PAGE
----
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Flashback: CIA Can’t Wait to Spy on You Using Internet of Things

Back in March 2012 then head of the CIA David Patraeus (later a Bilderberg attendee while being a convicted felon) mused about how easy it was going to be for the CIA to spy on you thanks to the upcoming Internet of Things.  Wired noted:

“‘Transformational’ is an overused word, but I do believe it properly applies to these technologies,” Petraeus enthused, “particularly to their effect on clandestine tradecraft.”

All those new online devices are a treasure trove of data if you’re a “person of interest” to the spy community. Once upon a time, spies had to place a bug in your chandelier to hear your conversation. With the rise of the “smart home,” you’d be sending tagged, geolocated data that a spy agency can intercept in real time when you use the lighting app on your phone to adjust your living room’s ambiance.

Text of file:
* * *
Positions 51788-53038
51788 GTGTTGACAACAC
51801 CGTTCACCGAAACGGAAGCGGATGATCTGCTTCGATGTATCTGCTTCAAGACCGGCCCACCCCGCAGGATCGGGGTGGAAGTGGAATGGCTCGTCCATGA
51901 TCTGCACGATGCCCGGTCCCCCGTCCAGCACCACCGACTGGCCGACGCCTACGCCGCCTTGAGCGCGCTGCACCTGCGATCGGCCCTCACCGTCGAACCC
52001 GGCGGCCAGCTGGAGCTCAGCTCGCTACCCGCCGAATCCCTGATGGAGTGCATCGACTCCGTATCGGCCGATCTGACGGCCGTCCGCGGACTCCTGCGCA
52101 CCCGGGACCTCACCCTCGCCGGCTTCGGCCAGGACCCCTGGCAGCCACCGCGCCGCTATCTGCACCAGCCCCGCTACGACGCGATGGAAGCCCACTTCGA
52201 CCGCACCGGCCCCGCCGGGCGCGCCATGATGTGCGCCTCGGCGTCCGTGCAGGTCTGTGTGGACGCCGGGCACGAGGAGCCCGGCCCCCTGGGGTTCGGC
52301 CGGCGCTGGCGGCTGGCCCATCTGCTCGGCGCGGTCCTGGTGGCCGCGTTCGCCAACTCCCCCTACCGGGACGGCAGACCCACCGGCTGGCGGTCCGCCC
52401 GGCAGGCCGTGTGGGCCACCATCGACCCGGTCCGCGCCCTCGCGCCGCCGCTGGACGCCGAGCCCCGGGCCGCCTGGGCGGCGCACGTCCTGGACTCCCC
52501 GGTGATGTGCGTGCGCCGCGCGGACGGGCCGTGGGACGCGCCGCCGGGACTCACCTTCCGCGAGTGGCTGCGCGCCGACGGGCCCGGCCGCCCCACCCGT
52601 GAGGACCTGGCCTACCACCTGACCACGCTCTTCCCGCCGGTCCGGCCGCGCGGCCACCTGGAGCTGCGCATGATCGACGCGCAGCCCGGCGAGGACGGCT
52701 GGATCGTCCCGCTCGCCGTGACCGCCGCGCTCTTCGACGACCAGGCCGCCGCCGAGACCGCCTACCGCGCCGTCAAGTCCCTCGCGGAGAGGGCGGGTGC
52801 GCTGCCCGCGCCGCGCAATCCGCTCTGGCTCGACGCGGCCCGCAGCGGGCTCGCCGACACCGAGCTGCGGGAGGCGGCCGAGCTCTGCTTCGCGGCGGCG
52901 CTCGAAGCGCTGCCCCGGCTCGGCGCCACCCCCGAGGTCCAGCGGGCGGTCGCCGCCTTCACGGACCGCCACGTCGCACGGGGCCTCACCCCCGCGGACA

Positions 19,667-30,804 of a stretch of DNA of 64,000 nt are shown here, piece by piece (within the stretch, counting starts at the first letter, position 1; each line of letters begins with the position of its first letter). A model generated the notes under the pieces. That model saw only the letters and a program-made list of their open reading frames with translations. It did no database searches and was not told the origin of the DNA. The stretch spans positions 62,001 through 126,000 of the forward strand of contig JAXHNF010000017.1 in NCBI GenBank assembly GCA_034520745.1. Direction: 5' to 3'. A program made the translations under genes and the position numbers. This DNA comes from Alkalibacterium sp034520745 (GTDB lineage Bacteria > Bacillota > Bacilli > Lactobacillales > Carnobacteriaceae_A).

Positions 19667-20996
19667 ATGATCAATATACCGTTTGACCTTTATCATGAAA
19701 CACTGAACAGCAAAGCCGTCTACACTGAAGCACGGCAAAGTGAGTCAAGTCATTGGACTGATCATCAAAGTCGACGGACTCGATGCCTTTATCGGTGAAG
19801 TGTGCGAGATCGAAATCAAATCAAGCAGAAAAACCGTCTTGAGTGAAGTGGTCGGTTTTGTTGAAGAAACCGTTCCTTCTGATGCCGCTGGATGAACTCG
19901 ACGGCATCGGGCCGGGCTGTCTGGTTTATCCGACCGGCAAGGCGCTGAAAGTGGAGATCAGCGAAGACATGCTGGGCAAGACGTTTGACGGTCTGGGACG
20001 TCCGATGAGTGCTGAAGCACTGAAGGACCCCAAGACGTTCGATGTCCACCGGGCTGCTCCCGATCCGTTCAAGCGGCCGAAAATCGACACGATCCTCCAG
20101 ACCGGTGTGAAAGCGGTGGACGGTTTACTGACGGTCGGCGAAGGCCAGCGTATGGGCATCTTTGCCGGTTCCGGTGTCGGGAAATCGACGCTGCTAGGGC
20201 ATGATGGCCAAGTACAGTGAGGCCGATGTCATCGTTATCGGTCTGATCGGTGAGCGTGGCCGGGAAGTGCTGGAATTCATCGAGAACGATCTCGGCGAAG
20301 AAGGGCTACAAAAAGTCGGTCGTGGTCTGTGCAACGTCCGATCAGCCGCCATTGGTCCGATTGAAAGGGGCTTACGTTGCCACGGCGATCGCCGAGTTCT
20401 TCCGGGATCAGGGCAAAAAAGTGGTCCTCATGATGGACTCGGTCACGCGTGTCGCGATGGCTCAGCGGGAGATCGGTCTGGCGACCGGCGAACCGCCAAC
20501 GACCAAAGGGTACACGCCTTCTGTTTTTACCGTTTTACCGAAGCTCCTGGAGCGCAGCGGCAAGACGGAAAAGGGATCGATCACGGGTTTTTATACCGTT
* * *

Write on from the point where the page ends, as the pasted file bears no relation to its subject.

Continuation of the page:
“Items of interest will be located, identified, monitored, and remotely controlled through technologies such as radio-frequency identification, sensor networks, tiny embedded servers, and energy harvesters — all connected to the next-generation internet using abundant, low-cost, and high-power computing,” Petraeus said, “the latter now going to cloud computing, in many areas greater and greater supercomputing, and, ultimately, heading to quantum computing.”

Petraeus allowed that these household spy devices “change our notions of secrecy” and prompt a rethink of “our notions of identity and secrecy.” All of which is true — if convenient for a CIA director.

I don’t know anybody who has a problem that will be solved with the Internet of Things.  I don’t know anyone who is excited about it.  Nobody I’ve met can even figure out why they would need the Internet of Things, or how their lives could be made better.

The consumer IoT will just be needless, expensive, create security problems that didn’t have to exist, and open up the door for yet more advertising.  And as convicted criminal David Patraeus reminds us, it will also be a new spy network.

Who needs that?

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